DC’s The Death of Superman 30th Anniversary Special #1



  • Superman's 30th Death Anniversary Special Cover #1
    The Death of Superman 30th Anniversary Special #1

    Dan Jurgens, Jerry Ordway, Roger Stern, Louise Simonson

    Dan Jurgens, Brett Breeding, Tom Grummett, Doug Hazlewood, Butch Guice, Jon Bogdanove

    John Workman, Rob Leigh

    Cover artist:
    Dan Jurgens, Brett Breeding, Brad Anderson



    Release date:

    Brad Anderson, Glenn Whitmore

When DC announced The Death of Superman storyline in 1992, the whole world froze at the prospect of losing a beloved icon. It was a cultural phenomenon that made huge waves in the mainstream media, occupying headlines on television and in newspapers as the news swept the country like wildfire. Thirty years later, Superman’s sacrifice has become a defining moment in comic book history that has been replicated in movies and comic books by other publishers countless times. Special 30th anniversary of the death of Superman #1 reunites the original creative team, including Dan Jurgens and Brett Breeding, to tell all-new stories from the past and present, reliving the bloody battle between the Man of Steel and Doomsday once again.

Special 30th anniversary of the death of Superman #1 brings together four stories, with each segment focusing on Superman’s loved ones and allies as they come to terms with the shocking events unfolding before their eyes. Some are helpless to help the big man, finding solace only in ruminating on the good Superman has brought to the world. Others want to fight alongside Kal-El against a prehistoric Kryptonian but are content to help those caught in the firefight. In many ways, Superman’s struggle and eventual death inspires others to step up and do the right thing, which has always been Tomorrow Man’s life mission.

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“The Life of Superman” by Dan Jurgens and Brett Breeding looks back on that disturbing day when the world stopped. As the original creators, Jurgens and Breeding are the best historians at telling the past, which they do through the latest addition to the Kent family. Jon becomes the central character, who realizes that there are a lot of things his parents have been hiding from him. The narrative approach is rich in exposition, with the action leading to the end of the story. Unfortunately, a tale that could have so much more is beginning to mimic the same story told thirty years later. It’s nostalgic to see the illustrations that fans remember as an essential part of the book. “Above and Beyond” by Jerry Ordway and Tom Grummett take a trip down memory lane as the Kents worry about their child. Instead of being a depressing affair, it’s a touching story that highlights the Man of Steel’s best trait – his humanity.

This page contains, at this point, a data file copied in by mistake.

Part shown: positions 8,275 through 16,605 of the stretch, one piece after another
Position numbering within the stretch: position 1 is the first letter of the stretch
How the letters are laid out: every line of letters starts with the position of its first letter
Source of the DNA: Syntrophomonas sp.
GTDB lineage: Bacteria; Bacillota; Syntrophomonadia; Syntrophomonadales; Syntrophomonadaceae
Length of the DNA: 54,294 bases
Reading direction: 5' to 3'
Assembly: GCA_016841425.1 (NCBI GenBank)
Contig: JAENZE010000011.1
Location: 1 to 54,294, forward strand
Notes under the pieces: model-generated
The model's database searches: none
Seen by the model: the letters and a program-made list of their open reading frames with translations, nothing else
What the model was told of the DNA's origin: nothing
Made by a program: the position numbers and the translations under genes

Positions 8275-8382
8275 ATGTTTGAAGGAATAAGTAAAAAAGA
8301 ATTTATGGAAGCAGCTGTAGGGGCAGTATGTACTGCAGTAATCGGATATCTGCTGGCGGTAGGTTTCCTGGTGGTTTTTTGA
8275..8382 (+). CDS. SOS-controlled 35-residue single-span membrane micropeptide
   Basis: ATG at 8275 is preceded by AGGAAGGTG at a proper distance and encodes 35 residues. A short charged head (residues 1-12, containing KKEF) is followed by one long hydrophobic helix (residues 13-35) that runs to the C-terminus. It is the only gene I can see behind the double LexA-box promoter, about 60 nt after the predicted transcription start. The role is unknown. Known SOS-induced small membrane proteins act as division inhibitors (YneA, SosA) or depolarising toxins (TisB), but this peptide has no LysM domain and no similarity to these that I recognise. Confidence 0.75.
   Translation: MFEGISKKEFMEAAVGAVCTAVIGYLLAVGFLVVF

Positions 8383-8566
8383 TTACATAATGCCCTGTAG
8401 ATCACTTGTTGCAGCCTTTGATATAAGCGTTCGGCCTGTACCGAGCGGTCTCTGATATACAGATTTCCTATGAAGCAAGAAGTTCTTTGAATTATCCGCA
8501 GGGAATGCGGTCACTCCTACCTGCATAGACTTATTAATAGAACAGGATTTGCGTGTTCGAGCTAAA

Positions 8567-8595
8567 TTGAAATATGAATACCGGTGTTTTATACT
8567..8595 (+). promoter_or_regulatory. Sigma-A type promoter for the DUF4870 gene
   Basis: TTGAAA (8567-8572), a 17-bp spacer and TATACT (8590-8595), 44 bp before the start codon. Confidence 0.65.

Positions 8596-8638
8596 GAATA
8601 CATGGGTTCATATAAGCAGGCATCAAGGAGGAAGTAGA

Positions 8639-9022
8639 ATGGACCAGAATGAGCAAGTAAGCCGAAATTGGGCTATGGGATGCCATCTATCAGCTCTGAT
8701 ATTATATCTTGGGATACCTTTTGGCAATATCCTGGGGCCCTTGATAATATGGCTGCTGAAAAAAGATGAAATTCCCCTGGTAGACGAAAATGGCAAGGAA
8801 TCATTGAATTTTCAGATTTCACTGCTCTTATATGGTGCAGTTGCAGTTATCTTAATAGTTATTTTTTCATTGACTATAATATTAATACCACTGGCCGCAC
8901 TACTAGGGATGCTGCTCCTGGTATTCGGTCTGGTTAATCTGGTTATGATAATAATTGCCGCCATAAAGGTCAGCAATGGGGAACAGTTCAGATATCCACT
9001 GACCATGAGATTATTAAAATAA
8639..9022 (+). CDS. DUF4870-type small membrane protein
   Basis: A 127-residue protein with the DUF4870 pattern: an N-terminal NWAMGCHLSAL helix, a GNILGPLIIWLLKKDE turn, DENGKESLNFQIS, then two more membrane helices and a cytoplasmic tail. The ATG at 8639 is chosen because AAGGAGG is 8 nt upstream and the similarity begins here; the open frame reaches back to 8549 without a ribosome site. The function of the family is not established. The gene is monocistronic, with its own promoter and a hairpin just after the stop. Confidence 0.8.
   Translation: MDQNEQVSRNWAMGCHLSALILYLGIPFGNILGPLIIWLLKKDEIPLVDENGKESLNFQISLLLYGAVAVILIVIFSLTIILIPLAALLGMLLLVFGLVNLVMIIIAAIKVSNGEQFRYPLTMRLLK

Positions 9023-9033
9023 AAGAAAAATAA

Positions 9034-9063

Guardian and Dubbilex appear after nearly a decade in “Standing Guard” as writer Roger Stern returns with an offbeat tale that adds to the Superman mythos. The characters put their grief aside to fight for truth, justice, and the American way. Guice and Whitmore’s work is macabre and thrilling. The final segment introduces readers to John Henry Irons, who has yet to become the superhero known as Steel. Before long, Louise Simonson shows the heroic heart that already resides in John as he travels across Metropolis to help those in need as Superman’s fight against Doomsday rages on. This is a great introduction to Jon Bogdanove’s pencil character.

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Special 30th anniversary of the death of Superman #1 recaps an important piece of pop culture history through the lens of people whose lives have been touched by Superman. These characters aren’t on the mainstream radar, but they’re irrevocable voices that speak to the generosity and resilience of Man of Steel. Some elements of this anthology issue feel a bit dated, but the strong emotional core of each story makes this book special in name and spirit.

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